It's odd that growth in the wellness industry can coincide with worse aggregate health statistics: as Robert Solow might have put it, you can see the fitness revolution everywhere but in the obesity statistics.
A lot of this is because of two factors: first, price discrimination as the driver of growth in the fitness industry, and second, fitness as a class marker. For the first, people who love working out have been free-riding on the spending of everyone else; the machines they use exist to convert vague New Year's intentions into annual contracts, and if everyone behaved the way they did the market-clearing price of a gym membership would be higher. The gap between, say, Blink Fitness at $10/month and Equinox at $200/month is some mix of better service and also paying a premium specifically to price some attendees out of doing curls in the squat rack or reviewing their Instagram feed between sets without getting off the machine.
Cardio is also a way to signal status. A theory of the athleisure class is beyond the scope of this piece, but it is interesting that cardio and endurance sports seem to be getting more common in high-status jobs, and have been for a while. (Triathlons started marketing to CEOs when one organizer realized that at a 2001 event, 8% of the attendees either ran their own business or operated a division of a major company.) Endurance sports are a kind of conspicuous consumption of time and willpower, demonstrating that someone with a demanding, time-consuming job somehow still has time to spare. In one extreme instance of this, the CEO of Take-Two Interactive has time for an intense fitness routine and time to write a book about it.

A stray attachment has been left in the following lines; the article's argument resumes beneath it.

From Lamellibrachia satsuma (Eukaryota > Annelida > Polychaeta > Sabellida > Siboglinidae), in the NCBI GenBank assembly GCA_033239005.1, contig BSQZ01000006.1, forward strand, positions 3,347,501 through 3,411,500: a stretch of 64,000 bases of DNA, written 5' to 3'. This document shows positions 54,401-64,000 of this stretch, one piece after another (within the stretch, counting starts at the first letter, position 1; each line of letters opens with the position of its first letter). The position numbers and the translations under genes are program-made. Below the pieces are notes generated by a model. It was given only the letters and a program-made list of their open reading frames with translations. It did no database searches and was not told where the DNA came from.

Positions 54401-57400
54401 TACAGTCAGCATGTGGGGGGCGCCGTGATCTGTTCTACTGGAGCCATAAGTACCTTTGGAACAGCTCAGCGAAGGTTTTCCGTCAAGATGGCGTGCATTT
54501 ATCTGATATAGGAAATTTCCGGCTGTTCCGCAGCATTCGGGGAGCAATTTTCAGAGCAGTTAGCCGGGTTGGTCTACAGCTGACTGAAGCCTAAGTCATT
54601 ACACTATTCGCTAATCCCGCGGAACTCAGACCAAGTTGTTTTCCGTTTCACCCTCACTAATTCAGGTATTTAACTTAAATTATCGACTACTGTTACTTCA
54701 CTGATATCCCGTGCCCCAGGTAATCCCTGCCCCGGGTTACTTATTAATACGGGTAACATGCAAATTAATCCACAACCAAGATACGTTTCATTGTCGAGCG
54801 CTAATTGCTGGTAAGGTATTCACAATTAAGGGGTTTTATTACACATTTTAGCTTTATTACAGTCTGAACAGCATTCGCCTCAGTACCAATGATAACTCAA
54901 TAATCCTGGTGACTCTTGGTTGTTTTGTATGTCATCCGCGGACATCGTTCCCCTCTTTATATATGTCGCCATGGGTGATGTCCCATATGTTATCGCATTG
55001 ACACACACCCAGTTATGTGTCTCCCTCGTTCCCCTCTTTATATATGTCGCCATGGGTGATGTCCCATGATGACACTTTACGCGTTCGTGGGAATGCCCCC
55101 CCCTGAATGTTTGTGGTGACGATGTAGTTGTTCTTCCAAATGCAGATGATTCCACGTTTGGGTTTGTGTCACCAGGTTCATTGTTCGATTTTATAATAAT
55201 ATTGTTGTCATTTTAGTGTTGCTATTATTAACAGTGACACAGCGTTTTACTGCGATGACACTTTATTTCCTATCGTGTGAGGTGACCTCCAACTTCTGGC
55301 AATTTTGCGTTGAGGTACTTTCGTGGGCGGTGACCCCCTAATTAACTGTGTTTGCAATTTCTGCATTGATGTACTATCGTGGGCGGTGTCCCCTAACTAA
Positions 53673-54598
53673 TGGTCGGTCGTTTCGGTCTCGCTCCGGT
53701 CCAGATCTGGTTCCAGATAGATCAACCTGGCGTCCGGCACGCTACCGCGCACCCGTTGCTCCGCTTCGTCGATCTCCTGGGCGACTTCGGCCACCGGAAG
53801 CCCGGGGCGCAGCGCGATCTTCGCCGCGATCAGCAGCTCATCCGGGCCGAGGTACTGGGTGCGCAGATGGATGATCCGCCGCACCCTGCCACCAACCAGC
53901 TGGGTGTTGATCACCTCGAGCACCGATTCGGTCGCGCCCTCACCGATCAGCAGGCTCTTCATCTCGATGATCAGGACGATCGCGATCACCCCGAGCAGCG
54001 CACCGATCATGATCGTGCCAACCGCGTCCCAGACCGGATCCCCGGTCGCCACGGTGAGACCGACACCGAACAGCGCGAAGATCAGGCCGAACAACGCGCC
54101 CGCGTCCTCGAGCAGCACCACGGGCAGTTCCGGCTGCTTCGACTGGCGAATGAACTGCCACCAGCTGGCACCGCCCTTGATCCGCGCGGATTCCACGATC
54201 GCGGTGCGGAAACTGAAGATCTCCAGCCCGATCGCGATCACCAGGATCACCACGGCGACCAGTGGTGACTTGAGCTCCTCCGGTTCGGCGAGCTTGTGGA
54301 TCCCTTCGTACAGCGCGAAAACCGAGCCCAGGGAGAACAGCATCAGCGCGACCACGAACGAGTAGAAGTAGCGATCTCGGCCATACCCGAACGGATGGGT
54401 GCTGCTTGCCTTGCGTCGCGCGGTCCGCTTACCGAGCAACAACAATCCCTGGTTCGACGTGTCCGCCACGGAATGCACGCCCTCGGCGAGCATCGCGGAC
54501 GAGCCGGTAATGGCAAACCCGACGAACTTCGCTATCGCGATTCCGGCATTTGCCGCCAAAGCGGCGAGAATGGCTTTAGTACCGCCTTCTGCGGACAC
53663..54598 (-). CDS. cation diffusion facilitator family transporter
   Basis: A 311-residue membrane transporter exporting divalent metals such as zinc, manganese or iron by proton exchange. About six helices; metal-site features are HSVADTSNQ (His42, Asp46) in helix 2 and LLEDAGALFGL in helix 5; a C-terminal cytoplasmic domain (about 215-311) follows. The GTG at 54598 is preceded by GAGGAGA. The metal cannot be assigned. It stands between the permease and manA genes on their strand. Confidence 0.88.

It's possible that causation runs the other way: training for a triathlon will certainly force you to develop discipline, which you could then apply to working harder. (And, of course, to planning your work—aspiring triathletes need to be brutally realistic about their training program.) On the other hand, spending that training time at work instead would also inculcate a habit of putting forth more effort.
There might be some kind of cross-training effect, perhaps because athletic training is more quantifiable than some parts of climbing the corporate ladder. In other words, people build habits that get a good return-on-discipline in areas where that can be measured, and then apply those habits to other domains.
But there's also a signaling aspect to all of this. A successful person who does endurance sports has chosen a hobby that takes up gobs of free time. There are athletic hobbies that are more time-efficient, like powerlifting. And if the goal is just to get lean, there's an even easier option: fasting requires a negative investment of time (but plenty of willpower).
Whatever the root cause, there's a subset of the US population that is increasingly willing to undergo punitive exercise routines. Even if they're spending fifteen hours a week training for an event, their time is valuable, and getting a little bit extra out of that time—or, if it's unpleasant, making it a bit more endurable—is something they'll pay for. So the growth of the fitness industry ends up being a trend that exacerbates visible inequality while reducing financial inequality: the customers who are committed to getting fit have the means and willingness to pay a lot for it.
Further reading: Sweat Equity is a good look at the rise of the fitness industry circa 2016. As with a previous Diff book recommendation, The Polyester Prince, there is, inevitably, at least one Kindle Unlimited romance with the same title, so please choose carefully.
Disclosure: I own shares of Peloton.
We've had a burst of new signups recently, so now's a great time for a reminder: Diff Jobs is a talent-matching service connecting Diff readers to interesting companies. It's free for job-seekers, and we're happy to work with an interesting set of companies tackling fun and lucrative problems. If you're looking for your next role—or not actively looking but curious about what's out there—please reach out.
Interesting new roles in the network:
- A company which is building a marketplace for a growing category of alternative assets is looking for a co-founder to lead their research efforts. This is a great opportunity for someone with an equity/credit/PE analyst skillset and an interest in building a new company. (US, remote)